A Few Things Your Thermapen
Does NOT Do It doesn’t start at zero
The moment you swing open its probe, your Thermapen starts displaying the current temperature at its tip. Your Thermapen is not like a bathroom scale that starts at zero every time. As soon as it comes on, it displays a temperature. If you touch the tip of the probe, you can watch the temperature change (it will probably go up, unless you are on a tropical island)*. Remove your finger and watch the temperature fall again. Try it.
It doesn’t stop the cooking for you
It may seem like an obvious point, but the Thermapen is just a tool that gives you highly accurate information about the temperature of the food you are preparing. YOU have to make the decisions about when to increase or decrease the heat and about when things are done. It’s a learning process. You’ll learn the most from just experimenting and keeping track of your results. There are a lot of variables at play, such as how cold the food was before cooking, your heat setting, the consistency of the cooking surface, and much more. But with accurate information from your Thermapen, you’ll learn quickly to account for such variables to achieve just the right results.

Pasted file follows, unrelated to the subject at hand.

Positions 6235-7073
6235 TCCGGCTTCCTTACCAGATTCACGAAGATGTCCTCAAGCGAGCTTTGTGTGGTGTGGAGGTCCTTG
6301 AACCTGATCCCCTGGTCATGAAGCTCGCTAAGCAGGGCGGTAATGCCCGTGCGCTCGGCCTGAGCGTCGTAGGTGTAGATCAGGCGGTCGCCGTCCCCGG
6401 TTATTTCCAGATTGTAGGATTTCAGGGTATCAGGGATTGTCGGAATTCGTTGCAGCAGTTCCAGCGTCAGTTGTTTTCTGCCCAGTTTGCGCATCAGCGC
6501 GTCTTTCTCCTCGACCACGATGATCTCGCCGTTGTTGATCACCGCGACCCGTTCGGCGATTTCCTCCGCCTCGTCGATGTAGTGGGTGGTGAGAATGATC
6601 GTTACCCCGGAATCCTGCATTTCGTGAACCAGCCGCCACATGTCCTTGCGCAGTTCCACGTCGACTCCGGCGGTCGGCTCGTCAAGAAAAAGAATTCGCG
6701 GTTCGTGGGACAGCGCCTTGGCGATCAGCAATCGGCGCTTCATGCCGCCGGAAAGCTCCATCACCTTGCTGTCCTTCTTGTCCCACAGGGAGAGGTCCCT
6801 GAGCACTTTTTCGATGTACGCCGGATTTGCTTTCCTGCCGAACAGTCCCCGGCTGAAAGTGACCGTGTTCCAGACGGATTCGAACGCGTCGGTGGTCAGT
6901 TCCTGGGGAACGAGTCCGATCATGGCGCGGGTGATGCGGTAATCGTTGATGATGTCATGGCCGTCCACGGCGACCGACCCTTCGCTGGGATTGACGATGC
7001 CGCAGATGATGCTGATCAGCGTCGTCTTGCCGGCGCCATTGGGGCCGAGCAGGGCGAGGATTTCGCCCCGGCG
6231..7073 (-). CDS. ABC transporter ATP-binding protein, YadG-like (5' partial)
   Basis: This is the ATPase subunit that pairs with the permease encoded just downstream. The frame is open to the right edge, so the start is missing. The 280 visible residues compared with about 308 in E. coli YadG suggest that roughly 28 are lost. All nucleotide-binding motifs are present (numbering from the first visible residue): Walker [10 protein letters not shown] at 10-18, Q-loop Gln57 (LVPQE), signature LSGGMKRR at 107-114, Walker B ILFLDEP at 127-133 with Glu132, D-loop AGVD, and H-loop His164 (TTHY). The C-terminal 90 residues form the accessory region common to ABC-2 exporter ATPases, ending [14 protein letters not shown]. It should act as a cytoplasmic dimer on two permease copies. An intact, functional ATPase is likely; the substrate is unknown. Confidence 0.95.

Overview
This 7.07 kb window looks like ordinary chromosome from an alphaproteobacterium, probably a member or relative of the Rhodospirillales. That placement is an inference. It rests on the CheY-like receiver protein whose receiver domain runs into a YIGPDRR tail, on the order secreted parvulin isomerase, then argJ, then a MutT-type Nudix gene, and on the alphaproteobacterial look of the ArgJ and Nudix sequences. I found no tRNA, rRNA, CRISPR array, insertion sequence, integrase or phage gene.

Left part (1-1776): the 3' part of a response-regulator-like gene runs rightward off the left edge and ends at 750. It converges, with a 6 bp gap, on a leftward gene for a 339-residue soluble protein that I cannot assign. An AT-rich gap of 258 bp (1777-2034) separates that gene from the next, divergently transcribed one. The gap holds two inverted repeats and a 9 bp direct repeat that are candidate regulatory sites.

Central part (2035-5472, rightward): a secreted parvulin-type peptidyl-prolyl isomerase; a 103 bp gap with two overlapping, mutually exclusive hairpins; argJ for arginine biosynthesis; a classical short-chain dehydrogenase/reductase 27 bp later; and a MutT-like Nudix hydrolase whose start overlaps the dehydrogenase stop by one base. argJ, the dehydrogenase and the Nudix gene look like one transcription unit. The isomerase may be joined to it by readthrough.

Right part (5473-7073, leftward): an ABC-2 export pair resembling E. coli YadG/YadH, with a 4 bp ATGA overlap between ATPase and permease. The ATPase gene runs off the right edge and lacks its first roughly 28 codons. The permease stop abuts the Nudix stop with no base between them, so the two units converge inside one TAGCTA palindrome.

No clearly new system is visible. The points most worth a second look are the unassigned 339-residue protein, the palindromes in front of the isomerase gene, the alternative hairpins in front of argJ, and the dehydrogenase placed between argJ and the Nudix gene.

It doesn’t test doneness – it only tests the current temperature!
* The Thermapen shows the temperature at it’s tip and works best when it’s probe is inserted or immersed into something. It will read air temperature; however, it can take a minute or two to get an accurate reading unless the air is moving rapidly.
Your Thermapen – A Guide to Better Food 7 It doesn’t test doneness; it only tests the current temperature
While temperature is the most effective indication of the doneness of food while it is cooking, cooked food will eventually cool. For example (although you might be tempted to try), it wouldn’t do you much good to take your Thermapen to a restaurant so you can test your steak as it arrives at your table. Your Thermapen would only tell you the temperature of the steak at the table, not the highest temperature the steak reached in the kitchen – which would be the temperature that determined its doneness. While cooking, remember to look for the highest temperature reached in the thickest part of the food to judge doneness
It doesn’t lock in on a reading